Tips to a Happy Christmas

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For a lot of people, Christmas is a time for joy and celebration.

For others, it can all be overwhelming. Different routines, bright Christmas lights, Christmas music everywhere, busy shops, Christmas crackers, extra social gatherings, a strange man in a red suit, and decorations changing your home, school, or supermarket.

See below for some tips to a happy Christmas.

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What are your expectations for your child on Christmas Day?

Is the goal for your child to have a happy day, or to participate in activities/rituals that others find enjoyable, but they may not? We often have expectations with how the day will go that we don’t even stop to think about this.

Remind yourself that it is ok if your child doesn’t give their extended family members a hug, or doesn’t want to open their presents all at once and immediately start playing with them. Your child may even prefer to be given gifts without any wrapping or surprise element.

Involve your child where you can, and where they enjoy it. Try not to put pressure on yourself or your child - they might have more fun when not conforming to a whole lot of Christmas rituals.

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Have a space for your child to relax:

Christmas can be overwhelming for anyone. Have a chill out spot in your home where your child can be alone, where it is quiet, and that hasn’t been changed with Christmas decorations.

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Tell your child in advance about changes to routine:

Reduce the stress of routine changes by;

  • Giving your child plenty of warning and reminders about the change in routine, even if it is a small change!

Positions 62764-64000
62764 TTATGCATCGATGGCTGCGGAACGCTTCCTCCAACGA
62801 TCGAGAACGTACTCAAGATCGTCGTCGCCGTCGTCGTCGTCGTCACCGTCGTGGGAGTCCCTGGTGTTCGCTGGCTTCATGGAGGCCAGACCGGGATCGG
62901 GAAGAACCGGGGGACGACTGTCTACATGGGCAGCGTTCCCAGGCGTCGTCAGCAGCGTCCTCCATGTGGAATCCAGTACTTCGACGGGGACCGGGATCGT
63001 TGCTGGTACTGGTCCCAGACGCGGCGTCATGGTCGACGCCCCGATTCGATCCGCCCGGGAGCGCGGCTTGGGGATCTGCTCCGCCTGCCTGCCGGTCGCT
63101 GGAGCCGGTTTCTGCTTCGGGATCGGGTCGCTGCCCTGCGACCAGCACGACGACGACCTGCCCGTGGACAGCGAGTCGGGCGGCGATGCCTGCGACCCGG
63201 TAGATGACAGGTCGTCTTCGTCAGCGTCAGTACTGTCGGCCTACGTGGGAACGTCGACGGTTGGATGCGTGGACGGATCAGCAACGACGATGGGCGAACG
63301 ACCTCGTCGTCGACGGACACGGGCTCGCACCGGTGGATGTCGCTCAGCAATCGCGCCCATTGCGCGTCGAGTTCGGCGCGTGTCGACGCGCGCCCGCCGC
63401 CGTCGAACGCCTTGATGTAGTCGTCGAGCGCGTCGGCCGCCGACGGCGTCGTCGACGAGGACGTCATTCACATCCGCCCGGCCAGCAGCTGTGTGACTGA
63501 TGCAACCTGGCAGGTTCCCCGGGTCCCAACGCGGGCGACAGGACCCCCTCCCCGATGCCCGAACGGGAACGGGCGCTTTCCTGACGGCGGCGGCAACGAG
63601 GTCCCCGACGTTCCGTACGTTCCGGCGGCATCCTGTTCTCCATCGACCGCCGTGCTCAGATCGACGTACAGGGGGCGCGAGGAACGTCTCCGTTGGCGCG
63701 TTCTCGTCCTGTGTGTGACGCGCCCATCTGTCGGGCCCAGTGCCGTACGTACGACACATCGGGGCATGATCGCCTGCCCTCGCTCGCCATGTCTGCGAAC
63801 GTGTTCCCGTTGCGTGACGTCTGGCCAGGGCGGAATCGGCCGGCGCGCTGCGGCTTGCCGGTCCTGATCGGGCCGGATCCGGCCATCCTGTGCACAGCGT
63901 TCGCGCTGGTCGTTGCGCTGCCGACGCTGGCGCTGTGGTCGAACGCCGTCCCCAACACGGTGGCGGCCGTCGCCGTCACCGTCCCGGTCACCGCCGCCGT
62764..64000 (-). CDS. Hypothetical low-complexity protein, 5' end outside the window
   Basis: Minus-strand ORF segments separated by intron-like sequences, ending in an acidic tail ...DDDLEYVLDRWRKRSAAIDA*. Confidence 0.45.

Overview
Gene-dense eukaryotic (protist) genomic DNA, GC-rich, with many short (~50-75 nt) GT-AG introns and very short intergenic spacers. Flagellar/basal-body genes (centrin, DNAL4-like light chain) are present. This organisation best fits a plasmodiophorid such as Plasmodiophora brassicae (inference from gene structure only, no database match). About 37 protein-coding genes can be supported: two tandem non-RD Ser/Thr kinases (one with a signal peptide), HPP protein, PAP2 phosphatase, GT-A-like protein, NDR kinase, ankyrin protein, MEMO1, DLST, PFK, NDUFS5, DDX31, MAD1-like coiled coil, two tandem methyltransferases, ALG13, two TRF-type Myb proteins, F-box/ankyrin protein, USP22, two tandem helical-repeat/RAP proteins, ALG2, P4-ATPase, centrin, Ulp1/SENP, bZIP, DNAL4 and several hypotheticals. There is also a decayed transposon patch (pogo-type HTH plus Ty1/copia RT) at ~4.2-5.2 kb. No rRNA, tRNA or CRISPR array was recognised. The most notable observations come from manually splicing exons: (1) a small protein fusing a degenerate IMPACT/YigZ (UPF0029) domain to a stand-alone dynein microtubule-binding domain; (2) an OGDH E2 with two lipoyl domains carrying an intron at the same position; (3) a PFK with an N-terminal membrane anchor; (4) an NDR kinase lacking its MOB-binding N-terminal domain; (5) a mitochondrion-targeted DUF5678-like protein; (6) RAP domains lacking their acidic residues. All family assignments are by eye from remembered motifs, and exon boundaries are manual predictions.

• Use visuals! Whether this is a visual schedule outlining the events of the day, or a social story explaining what is going to happen and what they can do e.g. What to say when you open a disappointing gift.

  • Make a list, or look at photos of people they will see on Christmas Day. You could even talk about how the child may greet them (if at all, remember Tip #1!)

  • If an activity is particularly difficult, you could use a timer to show how long your child needs to stay there. It is important not to go over the time you have set.

  • Give prior warning about when the Christmas decorations will come down and the house will return to normal!

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Visiting Santa

If you are wanting a Santa photo with your child, some places around New Zealand (including Christchurch, Wellington, and Auckland) have a ‘Sensory Santa’ option. This includes booking a time so no waiting in a long line, and no background music. To find details, search “Sensory Santa” and your location.

If your city does not have a Sensory Santa option, contact your local shopping centre and discuss your child's difficulties. Most centres will be able to support you in some way, whether that is moving you straight to the front of the line when you arrive, or asking you to come in before officially opening the Santa photo line for the day.

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What next?

Have a happy holiday season!

From the team at Acorn Autism.